International Business Machines (IBM) is one of the biggest and best-known IT companies. It is scheduled to announce earnings for its second quarter on Wednesday 17 July after the stock market shuts in New York.
Revenue was a big issue the last time that IBM reported, declining around 5% to $23.40 billion, negatively impacted by the company’s unhedged exposure to foreign currencies, particularly the yen, as well as having income that had been expected for the first quarter rolled over to the next quarter after sales staff failed to close a number of big deals in its Software and Systems segments in the reporting period .
Software and Systems are just two of the five division into which IBM’s business is divided, the remainder being Global Technology Services (GTS) which delivers IT infrastructure services and business process services, Global Business Services (GBS), which offers professional services and application management services, and Global Financing.
CEO Virgina Rometty made changes at the senior executive level in order to try and remedy this failure to close sales in a timely manner, and I would now expect IBM to announce the closure of many of these deals in the second quarter, which should provide a boost to revenue. There remains a question mark over how much is being spent at the enterprise level on IT systems though.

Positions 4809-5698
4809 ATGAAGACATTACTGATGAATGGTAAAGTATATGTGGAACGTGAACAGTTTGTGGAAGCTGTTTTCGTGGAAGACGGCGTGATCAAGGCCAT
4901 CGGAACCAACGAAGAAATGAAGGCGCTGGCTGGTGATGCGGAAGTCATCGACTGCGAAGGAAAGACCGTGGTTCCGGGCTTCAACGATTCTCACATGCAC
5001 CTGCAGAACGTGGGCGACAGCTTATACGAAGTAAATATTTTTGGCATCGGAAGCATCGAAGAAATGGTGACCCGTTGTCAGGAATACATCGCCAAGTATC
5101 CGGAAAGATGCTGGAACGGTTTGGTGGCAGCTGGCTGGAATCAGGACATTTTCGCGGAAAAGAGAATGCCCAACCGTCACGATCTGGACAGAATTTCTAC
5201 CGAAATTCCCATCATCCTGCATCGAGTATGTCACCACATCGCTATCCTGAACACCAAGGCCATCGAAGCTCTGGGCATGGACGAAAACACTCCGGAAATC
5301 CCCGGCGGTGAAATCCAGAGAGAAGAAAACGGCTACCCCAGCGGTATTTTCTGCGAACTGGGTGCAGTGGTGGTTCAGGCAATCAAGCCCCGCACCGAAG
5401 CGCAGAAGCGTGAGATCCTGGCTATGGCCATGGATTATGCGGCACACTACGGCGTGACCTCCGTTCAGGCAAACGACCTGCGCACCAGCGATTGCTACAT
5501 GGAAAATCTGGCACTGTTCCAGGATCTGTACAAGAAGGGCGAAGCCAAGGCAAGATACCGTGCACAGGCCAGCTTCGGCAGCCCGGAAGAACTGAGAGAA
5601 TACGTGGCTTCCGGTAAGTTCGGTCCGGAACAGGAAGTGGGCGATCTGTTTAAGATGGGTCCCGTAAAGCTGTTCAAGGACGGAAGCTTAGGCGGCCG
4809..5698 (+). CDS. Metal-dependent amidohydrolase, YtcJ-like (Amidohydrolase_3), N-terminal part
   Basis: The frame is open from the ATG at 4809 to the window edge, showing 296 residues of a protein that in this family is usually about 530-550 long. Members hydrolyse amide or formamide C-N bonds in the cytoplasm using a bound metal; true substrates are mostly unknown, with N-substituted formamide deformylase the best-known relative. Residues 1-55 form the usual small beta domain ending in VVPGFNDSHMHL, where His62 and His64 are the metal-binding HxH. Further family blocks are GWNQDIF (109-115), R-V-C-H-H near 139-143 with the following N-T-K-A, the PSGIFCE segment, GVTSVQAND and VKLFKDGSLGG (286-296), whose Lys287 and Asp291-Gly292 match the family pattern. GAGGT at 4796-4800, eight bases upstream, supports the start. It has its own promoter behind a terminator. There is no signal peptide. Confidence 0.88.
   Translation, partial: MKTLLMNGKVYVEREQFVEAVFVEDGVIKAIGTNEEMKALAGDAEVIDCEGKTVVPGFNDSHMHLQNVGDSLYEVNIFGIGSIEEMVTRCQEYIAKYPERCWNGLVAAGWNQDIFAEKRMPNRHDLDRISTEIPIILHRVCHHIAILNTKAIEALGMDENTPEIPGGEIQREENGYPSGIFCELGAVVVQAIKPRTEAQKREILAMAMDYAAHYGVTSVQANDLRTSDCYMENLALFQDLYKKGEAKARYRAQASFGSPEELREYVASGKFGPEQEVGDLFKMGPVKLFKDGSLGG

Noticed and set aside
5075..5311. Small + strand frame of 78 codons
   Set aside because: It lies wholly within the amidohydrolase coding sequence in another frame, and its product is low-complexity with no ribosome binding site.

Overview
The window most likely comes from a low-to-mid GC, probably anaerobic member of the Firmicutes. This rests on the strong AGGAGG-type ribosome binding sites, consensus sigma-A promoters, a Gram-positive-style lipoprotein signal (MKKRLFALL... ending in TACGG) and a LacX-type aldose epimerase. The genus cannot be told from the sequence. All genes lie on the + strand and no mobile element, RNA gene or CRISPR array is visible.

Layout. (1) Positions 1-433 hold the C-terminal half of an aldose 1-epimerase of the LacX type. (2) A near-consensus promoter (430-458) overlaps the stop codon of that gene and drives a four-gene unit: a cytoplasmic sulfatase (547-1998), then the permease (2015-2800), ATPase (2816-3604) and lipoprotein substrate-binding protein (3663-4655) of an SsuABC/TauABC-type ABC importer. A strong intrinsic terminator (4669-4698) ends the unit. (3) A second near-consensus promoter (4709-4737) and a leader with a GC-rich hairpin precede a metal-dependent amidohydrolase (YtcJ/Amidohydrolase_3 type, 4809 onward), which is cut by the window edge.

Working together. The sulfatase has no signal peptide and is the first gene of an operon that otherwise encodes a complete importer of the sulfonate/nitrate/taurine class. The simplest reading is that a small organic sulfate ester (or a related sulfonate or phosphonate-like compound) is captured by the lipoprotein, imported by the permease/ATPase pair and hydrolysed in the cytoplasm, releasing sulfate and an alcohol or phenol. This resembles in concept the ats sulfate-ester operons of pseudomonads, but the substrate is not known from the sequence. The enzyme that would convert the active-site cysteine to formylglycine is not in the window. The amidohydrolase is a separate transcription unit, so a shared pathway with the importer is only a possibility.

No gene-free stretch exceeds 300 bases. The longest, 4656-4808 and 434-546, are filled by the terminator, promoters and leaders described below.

Gartner, a leading research firm, recently downwardly-revised its forecast for global IT spending growth in 2013 from 4.1% to just 2.0%. This softness in IT business spending is likely to pressure revenue growth in the GTS and GBS divisions particularly, although I will be looking out to see whether IBM can compensate for this by delivering an increased pace of growth in newer enterprise such as cloud computing and business analytics.
IBM reportedly undertook job cuts during its second quarter, and it will be interesting to hear how much cost the company projects it can save by doing this.
IDC, another IT research firm, reported in May that global server revenues dropped 7.7% in the first quarter of 2013, the fifth quarter out of the previous six in which the server market has seen a decline in year-on-year worldwide revenues. This would suggest that IBM’s server division may be under some pressure as well.
Analysts polled by Reuters gave a consensus estimate for earnings of $3.77 per share (compared to $3.51 for the same quarter last year). Revenue is expected to decline by 1.5% from $25.78 in Q2 2012 to $25.39 billion.